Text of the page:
The Washington “REDSKINS” trademarks have been in litigation for over twenty years. In 1992, the dispute began when a group of Native Americans filed a petition to cancel the registration on the grounds that it disparaged Native Americans. Currently, the Lanham Act does not permit registration of mark that “may disparage” a group or individuals.
In July of this year, a federal judge ordered the cancellation of the Washington “REDSKINS” trademarks. The Washington Redskins have appealed to the Fourth Circuit. In a rather unusual move, the Redskins brief directs the court to examples of other registered trademarks that are, arguably, equally or more offensive than the “REDSKINS” mark. The majority of the examples referred to in the Redskins brief are too inappropriate to print on this blog. AmLaw.com has a copy of the Brief but be forewarned, some of the material is quite explicit. I think that the Redskins’ attorneys do an excellent job highlighting the unequal treatment of marks under the Lanham’s Act current provisions.
Two tests are used to decide whether a mark “may” be disparaging. For marks that may disparage groups of individuals, the following test is employed:
1. What is the likely meaning of the matter in question, taking into account not only dictionary definitions, but also the relationship of the matter to the other elements in the mark, the nature of the goods or services in the manner in which the mark is used in the marketplace in connection with the goods or services?
2. If that meaning is found to refer to identifiable persons, institutions, beliefs or national symbols, might that meaning be disparaging to a substantial composite of the reference group? In re Squaw Valley Dev. Co. (80 USPQ 2d (BNA) 1264, 1267 (TTAB 2006).
A mark that potentially disparages an individual may not be registered if
1. The mark “reasonably would be understood as referring to the plaintiff;” and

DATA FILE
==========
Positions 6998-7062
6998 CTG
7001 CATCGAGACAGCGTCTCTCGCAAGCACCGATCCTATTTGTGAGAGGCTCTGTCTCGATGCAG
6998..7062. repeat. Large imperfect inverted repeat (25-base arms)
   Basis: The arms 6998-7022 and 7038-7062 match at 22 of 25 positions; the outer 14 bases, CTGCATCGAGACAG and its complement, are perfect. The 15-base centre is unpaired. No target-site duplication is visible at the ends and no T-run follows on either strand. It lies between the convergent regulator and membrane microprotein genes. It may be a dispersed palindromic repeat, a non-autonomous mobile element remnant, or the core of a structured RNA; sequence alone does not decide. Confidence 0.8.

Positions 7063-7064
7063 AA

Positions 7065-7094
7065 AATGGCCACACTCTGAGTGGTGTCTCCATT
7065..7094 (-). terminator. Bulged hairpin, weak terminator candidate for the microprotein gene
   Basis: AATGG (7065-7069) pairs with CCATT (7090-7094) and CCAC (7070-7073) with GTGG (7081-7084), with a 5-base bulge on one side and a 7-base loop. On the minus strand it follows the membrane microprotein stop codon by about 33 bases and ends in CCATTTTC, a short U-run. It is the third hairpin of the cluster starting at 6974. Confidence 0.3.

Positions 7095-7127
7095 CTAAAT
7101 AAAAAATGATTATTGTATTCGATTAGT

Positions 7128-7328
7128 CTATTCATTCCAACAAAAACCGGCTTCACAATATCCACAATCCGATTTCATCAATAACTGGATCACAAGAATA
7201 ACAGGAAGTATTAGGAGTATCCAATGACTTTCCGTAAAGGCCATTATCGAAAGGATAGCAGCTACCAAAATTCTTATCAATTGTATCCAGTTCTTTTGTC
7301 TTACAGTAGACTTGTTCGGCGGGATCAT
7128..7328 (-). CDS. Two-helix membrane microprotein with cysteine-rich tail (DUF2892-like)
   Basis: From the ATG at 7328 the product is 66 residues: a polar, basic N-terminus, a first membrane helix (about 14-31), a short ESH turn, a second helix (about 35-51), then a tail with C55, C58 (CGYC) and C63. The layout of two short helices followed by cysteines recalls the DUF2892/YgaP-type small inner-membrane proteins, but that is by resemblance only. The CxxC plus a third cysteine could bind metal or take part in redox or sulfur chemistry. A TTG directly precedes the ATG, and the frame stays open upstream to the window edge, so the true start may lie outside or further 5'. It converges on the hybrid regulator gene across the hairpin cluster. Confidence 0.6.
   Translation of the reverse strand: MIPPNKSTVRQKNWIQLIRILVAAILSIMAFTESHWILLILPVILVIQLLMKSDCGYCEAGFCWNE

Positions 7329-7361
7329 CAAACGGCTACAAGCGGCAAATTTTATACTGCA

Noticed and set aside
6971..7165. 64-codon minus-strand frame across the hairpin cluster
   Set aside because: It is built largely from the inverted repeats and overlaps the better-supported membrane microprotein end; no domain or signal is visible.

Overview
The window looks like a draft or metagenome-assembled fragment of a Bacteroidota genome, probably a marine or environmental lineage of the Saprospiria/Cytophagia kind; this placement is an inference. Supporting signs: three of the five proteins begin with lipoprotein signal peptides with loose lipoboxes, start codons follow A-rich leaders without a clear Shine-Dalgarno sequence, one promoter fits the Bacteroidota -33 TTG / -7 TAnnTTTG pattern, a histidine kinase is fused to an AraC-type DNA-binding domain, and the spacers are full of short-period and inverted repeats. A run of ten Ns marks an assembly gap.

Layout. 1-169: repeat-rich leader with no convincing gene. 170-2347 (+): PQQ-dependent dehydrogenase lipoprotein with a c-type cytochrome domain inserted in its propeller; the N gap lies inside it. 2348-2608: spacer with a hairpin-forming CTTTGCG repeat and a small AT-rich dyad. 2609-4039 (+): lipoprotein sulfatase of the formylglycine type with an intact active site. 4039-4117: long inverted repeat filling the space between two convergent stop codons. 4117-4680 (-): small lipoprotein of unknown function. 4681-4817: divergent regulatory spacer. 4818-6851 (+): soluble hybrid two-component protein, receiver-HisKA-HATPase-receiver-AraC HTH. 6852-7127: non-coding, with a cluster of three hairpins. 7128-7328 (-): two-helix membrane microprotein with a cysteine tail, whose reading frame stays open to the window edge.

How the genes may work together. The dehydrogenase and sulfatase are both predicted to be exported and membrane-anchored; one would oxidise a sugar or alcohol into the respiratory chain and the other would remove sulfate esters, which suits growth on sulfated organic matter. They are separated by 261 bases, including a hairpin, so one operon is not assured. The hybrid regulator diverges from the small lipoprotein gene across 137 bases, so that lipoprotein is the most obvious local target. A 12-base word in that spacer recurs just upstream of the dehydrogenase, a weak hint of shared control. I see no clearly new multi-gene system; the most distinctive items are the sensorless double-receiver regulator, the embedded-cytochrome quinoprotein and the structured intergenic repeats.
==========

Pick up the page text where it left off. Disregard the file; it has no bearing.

2. The mark “would be considered offensive or objectionable by reasonable person of ordinary sensibilities.”Bos Red Sox Baseball Club, Ltd P’ship v. Sherman, 88 UPSQ 2d (BNA) 1581, 1589 & n7 (TTAB 2008).
The first test is based on the subjective viewpoint of the potentially disparaged group itself, while the second test reviews how a reasonable person would view the mark.
The Redskins have raised First Amendment arguments regarding the USPTO’s essentially unfettered discretion to determine what may or may not be disparaging. The team has also pointed out that upon its review of over three million trademarks registered since 1870, no other trademark has ever been retroactively cancelled on the grounds of disparagement other than the “REDSKINS” marks.
Section 2(a) disparagement is a quickly developing area of law and the interplay with First Amendment concerns makes this a hot issue area for trademark law. The Federal Circuit is also currently reviewing en banc a decision that upheld the denial of “THE SLANTS,” a mark used by an Asian-American rock band. “THE SLANTS” mark was refused registration on the basis that it may disparage Asians. Interestingly, The Slants band is comprised of Asian Americans.
The trademark attorneys at Kennedy Law will be monitoring these cases closely. If you have questions about whether your potential mark could be refused registration because it is “disparaging,” contact us to have one of our trademark attorneys provide a comprehensive review and analysis of your mark.